As the old saying goes, you can’t win a race in the first lap, but you can definitely lose one. The same is true with resumes: Even the greatest resume won’t, on its own, cause you to hire someone — but a relatively poor resume will almost always get tossed into the “no” pile.
Fair or unfair, that’s the reality.
And also the problem, because who you decide (and just as importantly, don’t decide) to interview helps determine who you hire — and as a result determines the skills, talent, and expertise of the people around you.
So if it all starts with a resume, how do you define a “good” resume? Or better yet, a “great” resume?
Science can partly answer the question. In 2016, researchers at the University of Michigan conducted a study “systematically examining the impression management (IM) content of actual resumes and cover letters and empirically testing the effect on applicant evaluation.”
Or, in non researcher-speak, tried to figure out what does and doesn’t work when it comes crafting a resume that lands a job interview.
In general terms, a little self-promotion (think a few superlatives like “excellent” and “outstanding”) is good; a lot is not. So is a little ingratiation (think “I would love to be a part of such an awesome team” or “I would love to contribute to such a worthwhile mission”); a lot is not. As with most things, moderation is key.
Helpful, but only to a point. While what a candidate has done is interesting, what you care about most is what the person you hire can do.
And to determine that, you also need a story.
According to Brian Brandt, a Certified Professional Resume Writer who specializes in crafting resumes for people seeking finance, technology, logistics, biotech, and pharmaceutical positions, “A resume should be built from the candidate’s journey, but pointed to his or her future. A resume that scrolls the past is a document that elicits the wrong kinds of questions.” (More on that in a moment.) “The best resumes show the capacity to go where the candidate wants to go.”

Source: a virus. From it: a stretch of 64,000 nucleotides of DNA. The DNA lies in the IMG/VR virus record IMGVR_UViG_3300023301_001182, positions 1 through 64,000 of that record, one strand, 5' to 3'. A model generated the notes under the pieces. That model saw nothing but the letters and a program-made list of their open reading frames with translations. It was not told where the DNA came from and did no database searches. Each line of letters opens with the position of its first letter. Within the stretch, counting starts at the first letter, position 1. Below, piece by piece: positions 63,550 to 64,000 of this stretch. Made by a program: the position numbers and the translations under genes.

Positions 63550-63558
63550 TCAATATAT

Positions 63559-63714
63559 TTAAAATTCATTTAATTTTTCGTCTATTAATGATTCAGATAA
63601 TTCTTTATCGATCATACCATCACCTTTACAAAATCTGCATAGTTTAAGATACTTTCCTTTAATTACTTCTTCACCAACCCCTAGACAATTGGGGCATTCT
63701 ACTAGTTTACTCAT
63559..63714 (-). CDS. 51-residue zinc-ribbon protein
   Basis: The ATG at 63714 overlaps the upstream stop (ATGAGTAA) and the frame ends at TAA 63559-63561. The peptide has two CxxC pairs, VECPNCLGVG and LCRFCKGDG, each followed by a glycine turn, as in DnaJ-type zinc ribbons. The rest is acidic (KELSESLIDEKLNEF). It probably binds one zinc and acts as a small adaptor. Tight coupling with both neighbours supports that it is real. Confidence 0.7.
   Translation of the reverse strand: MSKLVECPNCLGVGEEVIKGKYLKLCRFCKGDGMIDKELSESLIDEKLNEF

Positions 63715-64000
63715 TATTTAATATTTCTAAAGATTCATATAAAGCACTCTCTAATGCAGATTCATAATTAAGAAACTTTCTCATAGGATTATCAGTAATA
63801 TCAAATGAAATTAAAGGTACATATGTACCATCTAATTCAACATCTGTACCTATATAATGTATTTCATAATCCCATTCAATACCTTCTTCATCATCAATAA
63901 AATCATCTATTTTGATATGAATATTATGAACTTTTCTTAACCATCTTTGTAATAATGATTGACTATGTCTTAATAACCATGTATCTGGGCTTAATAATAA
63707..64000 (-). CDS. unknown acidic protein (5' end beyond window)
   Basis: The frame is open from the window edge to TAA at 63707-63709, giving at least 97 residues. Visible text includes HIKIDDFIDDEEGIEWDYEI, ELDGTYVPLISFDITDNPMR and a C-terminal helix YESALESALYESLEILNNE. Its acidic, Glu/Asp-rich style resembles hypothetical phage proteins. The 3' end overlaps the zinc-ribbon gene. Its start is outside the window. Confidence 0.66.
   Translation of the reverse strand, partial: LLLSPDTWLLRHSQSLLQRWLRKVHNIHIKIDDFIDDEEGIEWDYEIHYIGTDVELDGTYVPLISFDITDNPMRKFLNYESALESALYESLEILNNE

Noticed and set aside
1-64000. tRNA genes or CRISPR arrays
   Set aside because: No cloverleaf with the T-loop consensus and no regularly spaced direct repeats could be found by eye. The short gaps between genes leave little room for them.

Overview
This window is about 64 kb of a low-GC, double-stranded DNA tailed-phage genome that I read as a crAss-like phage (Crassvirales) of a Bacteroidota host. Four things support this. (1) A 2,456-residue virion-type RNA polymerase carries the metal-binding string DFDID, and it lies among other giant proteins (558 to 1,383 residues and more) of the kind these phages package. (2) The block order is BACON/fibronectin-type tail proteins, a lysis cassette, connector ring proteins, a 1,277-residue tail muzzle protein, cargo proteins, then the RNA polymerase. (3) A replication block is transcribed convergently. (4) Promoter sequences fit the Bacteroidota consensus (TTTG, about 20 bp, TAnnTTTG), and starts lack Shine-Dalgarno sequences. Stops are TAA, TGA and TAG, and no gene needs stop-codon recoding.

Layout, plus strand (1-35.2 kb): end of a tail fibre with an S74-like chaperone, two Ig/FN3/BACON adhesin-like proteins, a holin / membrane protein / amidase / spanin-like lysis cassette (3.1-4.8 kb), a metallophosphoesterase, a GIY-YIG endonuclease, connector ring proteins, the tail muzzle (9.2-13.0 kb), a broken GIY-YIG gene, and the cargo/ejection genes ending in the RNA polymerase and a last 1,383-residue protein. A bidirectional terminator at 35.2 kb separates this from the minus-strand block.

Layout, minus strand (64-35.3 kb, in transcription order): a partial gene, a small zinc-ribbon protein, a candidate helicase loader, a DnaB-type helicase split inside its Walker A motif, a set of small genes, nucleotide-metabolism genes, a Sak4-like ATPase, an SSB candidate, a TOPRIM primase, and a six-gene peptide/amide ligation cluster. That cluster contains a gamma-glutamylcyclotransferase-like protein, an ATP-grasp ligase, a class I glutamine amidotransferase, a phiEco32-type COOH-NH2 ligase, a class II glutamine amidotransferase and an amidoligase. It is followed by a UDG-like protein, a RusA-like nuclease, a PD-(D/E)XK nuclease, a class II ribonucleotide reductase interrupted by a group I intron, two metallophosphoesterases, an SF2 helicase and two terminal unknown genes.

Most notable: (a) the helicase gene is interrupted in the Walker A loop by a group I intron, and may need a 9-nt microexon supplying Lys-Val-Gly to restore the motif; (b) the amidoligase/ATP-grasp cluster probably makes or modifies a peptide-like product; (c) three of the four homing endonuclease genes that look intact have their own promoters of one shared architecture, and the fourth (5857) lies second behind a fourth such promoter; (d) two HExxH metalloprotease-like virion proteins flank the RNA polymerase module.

Which, if you craft your job postings properly, will align with what you need the employee you hire to accomplish.
According to the University of Michigan research, what you ask for in a job posting is largely what you will get. Use lots of superlatives in your job postings, and most candidates will respond with lots of superlatives. Talk a lot about mission and purpose and culture, and you’ll get plenty of ingratiation.
The better approach? Imagine you’re looking for a person who has accomplished specific things; a great resume — and great candidate — describes what the candidate has done, and tells a story that indicates their development and growth supports what you need them to actually do.
“The best resumes are never just reflections of accomplishments and achievements,” Brian says. “They’re well-curated documents that move the conversation to second and third interview turf.”
And that’s where the “questions” issue comes into play. Some resumes spark the wrong kinds of questions: “Does the candidate possess the right attributes?” “Does the candidate have the right experience?” “Does the candidate possess the work ethic, interpersonal skills, and cultural fit?” Those questions indicate doubt.
The right questions? “That’s amazing; how did she do that?” “That was an interesting career move; I wonder why he shifted to a different functional role?” “Most operations managers didn’t spend their college summers working on archeology digs; I wonder how that all ties together?”
According to Brian, those are the kinds of stories a great resume tells.
Because they answer the questions you most need answered — and will want to ask more about during job interviews. Whether the candidate’s actual accomplishments show they are capable of achieving what you need them to achieve. Whether the candidate displays values similar to those your organization embraces.
Whether the candidate displays the tangible and less tangible skills, attributes, and qualities you need most.
A great resume provides the initial answers; job interviews provide the deeper, more substantive answers.
So what should you look for in a resume? According to Brian, a great resume tells a story that doesn’t make you ask whether the candidate might be able do the job.
A great resume leaves you wanting to know not whether, but just how well, the candidate will do the job.
If you don’t find yourself wondering that… then it’s not a great resume.